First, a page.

2. Point of View–this is the internal landscape of the character. It’s what they believe about the world and themselves and their backstory. This is where you really have to go deep on what makes the person tick. And beliefs are the core of what makes up a person.

It’s true that what you believe you become, and the same thing works in fiction. So what beliefs does your Protatonist have and how has this shaped the way he sees the world and himself?

This is also where the character’s inner demon will come into play.

3. Attitude--this is the external aspects of your character. It’s how he presents himself to the world and the opinions that he holds. It’s his mannerism and way of being.

This is where you’ll figure out how your character acts or would act when presented with certain scenarios and situations.

4. Transformation–this is the overall change the Protagonist makes in the story. It’s when they’ve finally overcome their inner demon(s) and defeated the Antagonist.

This is the other thing a reader comes to a story for. To watch a character go through hell and come out victorious or at least changed for the better.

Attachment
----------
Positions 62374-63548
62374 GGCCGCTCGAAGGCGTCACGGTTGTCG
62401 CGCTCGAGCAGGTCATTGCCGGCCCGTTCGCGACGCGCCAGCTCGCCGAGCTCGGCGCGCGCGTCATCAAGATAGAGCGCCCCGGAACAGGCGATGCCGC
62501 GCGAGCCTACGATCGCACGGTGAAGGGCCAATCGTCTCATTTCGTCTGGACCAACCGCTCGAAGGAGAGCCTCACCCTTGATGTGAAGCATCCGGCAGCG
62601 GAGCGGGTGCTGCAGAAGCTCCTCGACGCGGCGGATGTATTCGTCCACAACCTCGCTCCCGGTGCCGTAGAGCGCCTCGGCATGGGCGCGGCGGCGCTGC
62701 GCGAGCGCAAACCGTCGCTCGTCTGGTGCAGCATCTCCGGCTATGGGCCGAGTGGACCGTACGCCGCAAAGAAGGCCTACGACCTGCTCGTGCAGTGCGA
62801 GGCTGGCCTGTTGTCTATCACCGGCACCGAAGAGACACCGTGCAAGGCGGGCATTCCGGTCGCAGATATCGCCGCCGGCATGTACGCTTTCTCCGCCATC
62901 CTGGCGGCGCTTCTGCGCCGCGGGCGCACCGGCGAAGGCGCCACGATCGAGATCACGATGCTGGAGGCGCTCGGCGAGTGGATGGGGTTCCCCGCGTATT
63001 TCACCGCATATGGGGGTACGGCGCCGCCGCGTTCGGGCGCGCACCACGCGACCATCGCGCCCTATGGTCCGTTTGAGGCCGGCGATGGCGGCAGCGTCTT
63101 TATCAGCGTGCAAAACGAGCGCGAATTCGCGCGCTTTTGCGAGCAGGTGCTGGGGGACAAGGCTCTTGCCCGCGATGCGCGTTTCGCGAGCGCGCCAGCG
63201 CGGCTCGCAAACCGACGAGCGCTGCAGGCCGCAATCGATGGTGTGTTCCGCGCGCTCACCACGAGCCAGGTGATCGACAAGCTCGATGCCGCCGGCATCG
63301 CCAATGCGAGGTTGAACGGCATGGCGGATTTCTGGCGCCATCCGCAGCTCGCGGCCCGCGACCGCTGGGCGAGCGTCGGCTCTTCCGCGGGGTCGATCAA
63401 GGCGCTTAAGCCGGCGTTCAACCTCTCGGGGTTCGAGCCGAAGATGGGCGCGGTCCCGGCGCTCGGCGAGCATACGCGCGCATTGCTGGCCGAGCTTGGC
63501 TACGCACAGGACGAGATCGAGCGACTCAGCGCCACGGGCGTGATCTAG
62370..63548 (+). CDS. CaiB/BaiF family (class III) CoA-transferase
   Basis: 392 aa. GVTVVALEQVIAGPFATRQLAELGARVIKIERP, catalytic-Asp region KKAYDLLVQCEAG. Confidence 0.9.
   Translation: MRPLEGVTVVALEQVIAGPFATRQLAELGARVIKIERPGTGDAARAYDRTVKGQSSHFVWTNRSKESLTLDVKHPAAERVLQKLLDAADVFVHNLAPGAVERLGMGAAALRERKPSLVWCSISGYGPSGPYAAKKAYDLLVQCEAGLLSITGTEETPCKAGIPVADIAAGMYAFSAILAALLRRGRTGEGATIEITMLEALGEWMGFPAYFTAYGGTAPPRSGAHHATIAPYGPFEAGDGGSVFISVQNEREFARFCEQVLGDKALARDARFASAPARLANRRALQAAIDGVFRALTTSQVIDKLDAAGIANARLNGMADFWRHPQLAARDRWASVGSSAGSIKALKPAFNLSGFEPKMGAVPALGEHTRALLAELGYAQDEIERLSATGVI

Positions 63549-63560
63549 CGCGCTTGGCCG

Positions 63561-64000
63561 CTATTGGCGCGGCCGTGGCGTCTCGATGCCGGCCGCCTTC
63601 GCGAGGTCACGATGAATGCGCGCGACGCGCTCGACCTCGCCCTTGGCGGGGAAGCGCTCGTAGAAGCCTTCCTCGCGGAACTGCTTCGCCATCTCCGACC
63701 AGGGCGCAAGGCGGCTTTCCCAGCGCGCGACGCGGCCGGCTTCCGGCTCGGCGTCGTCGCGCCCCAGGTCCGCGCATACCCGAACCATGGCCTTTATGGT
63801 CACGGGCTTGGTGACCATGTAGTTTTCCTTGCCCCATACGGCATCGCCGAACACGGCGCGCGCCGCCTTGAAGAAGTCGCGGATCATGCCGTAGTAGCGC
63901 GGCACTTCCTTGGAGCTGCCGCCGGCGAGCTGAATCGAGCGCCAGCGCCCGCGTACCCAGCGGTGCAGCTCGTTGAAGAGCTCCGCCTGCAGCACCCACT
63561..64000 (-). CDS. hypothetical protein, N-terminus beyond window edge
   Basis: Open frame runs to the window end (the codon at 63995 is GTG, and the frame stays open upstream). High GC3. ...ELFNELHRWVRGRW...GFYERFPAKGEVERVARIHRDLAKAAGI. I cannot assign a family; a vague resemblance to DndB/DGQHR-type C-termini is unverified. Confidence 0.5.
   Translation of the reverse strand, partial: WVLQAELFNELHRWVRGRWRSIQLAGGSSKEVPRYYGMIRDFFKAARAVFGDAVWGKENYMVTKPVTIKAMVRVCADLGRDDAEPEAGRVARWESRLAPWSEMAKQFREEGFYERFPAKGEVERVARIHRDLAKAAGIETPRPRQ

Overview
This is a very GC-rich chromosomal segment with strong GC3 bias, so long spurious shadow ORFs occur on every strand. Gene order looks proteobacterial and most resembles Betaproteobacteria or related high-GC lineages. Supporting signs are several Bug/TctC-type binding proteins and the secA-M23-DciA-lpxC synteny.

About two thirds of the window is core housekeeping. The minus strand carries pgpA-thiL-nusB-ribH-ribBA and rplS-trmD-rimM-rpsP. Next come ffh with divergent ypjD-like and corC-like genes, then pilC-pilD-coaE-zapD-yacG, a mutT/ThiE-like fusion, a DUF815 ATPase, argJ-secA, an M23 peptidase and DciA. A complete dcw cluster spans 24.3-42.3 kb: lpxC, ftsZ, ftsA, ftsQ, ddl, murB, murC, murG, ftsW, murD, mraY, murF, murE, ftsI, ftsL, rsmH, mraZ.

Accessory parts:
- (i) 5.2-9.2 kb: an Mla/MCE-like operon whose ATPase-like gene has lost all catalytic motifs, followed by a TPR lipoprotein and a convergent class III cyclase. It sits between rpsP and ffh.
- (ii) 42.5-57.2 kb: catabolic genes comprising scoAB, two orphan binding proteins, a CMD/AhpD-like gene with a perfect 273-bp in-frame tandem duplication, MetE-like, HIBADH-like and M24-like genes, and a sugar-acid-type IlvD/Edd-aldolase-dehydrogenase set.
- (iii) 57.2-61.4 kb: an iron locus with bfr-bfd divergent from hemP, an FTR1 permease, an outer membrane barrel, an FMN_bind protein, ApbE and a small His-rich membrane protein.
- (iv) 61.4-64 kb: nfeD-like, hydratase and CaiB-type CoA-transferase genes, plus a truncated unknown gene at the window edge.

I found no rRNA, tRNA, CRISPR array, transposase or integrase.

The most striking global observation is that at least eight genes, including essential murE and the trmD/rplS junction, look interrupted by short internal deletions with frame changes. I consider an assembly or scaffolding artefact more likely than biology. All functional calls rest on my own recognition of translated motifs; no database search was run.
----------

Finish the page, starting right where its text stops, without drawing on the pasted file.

What transformation does your character make in your story? And how does that transformation stem from dealing with and overcoming the inner demon and Antagonist?

Creating compelling, interesting, engaging and empathetic characters is what will bring your story to life on the page. But you can’t just write a day-to-day account of their lives or even a specific time in their lives.

You have to write about a character with a specific need or goal they must achieve and the journey that ensues toward a resolution when another character steps into the story and tries to stop them from achieving the goal, or creates an entirely new goal for them to have to acheive before they can achieve the original one.

Do that and you’ll have yourself a story that’s actually worth reading.

Dream life or bust,



#DreamLifeOrBust #DailyThinkDifferent

P.S. I’m currently accepting new email story coaching private clients. Spaces are very limited. If you want to work privately with me to plan and develop the idea in your head into a fully fleshed out story plan that you can use to write your first draft–or you want to rework a story you wrote that’s not quite working yet–send me a PM right now and I’ll send you more info about how you can work with me.

Structure and Character Arc 101